Bipolar Disorder, Everyday Life, Uncategorized

Rapid Cycling Bipolar

girl lying on bed looking at an open lighted box
Photo by Andrea Piacquadio on

Rapid Cycling Bipolar I find to be peculiar.

One part of a day, I am so exhausted I feel like I have cement boots on and can hardly walk. Then other parts of the day I want to make 1,000 cloth face masks while making cupcakes.

The end of last year I was in treatment for two months, being released days before Christmas. I had the lofty idea that due to the treatment and medication changes, that I would be better, not cured, but better and stable, for like a year or more.

A month or two into being back home, anxiety medications were reintroduced because the anxiety returned like the wicked witch from the west trying to steal my little dog.

The pandemic hit in March, and the anxiety further increased but it was manageable due to the medications.

Welcome to the end of April, and I am like a bug squished on a windshield.

Insert embarrassment and shame. That idea that I would be fine and dandy, squashed.

Tears, so many tears. Some are due to fear, others are from the shame. Followed by the feelings of letting others down and being a burden. So much heaviness.

A melt down yesterday, has me feeling hungover today, accompanied by puffy eyes and a pounding headache. Just too many tears.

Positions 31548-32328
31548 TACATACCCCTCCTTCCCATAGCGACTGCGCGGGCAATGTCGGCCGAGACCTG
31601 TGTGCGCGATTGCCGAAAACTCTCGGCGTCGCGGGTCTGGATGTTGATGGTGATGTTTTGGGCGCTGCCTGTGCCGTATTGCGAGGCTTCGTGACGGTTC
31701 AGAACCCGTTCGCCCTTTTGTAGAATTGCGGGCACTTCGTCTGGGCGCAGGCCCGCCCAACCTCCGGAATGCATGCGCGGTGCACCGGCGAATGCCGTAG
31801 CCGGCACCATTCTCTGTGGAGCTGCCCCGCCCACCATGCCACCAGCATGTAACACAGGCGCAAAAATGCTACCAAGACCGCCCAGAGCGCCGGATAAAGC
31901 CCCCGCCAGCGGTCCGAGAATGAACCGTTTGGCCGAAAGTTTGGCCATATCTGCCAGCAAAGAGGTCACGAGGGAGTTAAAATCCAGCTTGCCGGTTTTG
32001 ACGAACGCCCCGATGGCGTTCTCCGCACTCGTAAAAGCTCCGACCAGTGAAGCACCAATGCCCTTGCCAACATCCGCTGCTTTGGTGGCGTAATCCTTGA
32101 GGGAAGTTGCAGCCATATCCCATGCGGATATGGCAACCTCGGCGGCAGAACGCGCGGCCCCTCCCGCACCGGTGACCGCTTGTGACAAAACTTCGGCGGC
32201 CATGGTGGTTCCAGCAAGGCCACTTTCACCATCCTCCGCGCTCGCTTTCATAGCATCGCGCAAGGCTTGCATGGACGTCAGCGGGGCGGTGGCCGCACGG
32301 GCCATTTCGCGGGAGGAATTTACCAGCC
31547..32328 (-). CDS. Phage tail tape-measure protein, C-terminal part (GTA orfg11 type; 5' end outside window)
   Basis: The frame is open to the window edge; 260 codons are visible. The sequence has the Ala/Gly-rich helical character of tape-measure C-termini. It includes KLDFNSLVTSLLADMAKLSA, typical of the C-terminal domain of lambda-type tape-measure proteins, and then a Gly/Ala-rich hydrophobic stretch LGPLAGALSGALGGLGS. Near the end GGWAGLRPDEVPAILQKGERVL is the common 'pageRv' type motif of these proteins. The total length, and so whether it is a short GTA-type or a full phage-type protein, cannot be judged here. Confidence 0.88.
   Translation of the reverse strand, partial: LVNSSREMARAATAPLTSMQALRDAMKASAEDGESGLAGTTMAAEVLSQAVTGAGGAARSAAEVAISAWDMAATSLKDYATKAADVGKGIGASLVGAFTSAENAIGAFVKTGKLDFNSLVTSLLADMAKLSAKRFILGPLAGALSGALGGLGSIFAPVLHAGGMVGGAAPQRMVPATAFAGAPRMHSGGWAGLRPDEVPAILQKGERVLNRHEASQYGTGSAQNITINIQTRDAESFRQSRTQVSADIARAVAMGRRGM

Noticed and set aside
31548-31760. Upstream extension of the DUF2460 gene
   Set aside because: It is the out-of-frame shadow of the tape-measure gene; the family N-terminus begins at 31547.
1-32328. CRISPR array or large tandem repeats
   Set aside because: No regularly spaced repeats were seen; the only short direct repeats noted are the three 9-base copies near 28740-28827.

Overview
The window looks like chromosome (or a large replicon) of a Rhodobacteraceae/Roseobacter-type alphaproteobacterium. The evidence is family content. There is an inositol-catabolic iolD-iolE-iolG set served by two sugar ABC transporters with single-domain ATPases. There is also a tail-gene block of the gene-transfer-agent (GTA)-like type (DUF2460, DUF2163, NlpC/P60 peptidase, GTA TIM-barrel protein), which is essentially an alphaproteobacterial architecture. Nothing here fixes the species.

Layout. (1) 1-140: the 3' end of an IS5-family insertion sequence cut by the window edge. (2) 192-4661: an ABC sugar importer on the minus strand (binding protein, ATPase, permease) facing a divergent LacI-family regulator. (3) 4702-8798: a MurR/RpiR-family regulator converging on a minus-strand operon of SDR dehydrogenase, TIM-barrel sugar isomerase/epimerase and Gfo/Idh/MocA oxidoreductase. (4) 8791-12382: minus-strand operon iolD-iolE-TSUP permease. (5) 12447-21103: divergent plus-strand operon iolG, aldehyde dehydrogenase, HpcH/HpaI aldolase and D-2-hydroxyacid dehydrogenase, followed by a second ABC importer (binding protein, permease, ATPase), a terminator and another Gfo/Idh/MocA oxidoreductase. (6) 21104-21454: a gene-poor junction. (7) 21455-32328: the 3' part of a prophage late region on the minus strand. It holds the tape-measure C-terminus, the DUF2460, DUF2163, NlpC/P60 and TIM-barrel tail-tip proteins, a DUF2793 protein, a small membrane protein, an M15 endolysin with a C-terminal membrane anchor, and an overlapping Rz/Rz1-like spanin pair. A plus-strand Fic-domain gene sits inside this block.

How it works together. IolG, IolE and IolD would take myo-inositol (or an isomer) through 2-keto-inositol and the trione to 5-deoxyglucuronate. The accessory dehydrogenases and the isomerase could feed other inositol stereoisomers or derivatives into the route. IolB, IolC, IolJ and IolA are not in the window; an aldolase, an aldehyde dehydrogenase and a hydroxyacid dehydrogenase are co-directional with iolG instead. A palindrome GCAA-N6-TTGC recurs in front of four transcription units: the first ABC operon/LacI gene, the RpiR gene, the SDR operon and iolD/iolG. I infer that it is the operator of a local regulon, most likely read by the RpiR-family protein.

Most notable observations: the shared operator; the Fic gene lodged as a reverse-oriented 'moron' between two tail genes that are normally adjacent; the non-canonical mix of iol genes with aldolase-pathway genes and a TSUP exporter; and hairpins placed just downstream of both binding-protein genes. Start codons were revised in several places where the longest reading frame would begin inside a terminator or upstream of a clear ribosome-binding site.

I am embarrassed that this is happening. I want to just be better and live a life that is not a roller coaster. I have numerous fears about what could come of this, and it is those fears the help me keep things together as best as I possibility can.

I may go up and down, stay in one place then excel into another. There are days when I can brave the world and others that I simply cannot.

As much as I want to take up occupancy in my adult blanket fort, that is just not an option. Leaving the fort at home, I must step outside, press on and face the world.

9 thoughts on “Rapid Cycling Bipolar”

  1. Been there. Will probably be back. Wish I had a cure, but I’d be rich if that were the case. I’ve just learned to try to time my work and other things to get done when I’m manic. Take care of yourself.

    Liked by 1 person

    1. Thank you for your response, I really appreciate it.
      I too try and time the work tasks around the symptom flares. Some days are easier than others, but I just keep trying, because I am worth it, worth the trying and self love.

      Liked by 1 person

  2. That’s how I feel every day but moving to the beach has really helped my depression.
    Keep on keeping on.
    You are an inspiration and I realize that I am and we are not alone.
    Love and miss you

    Liked by 1 person

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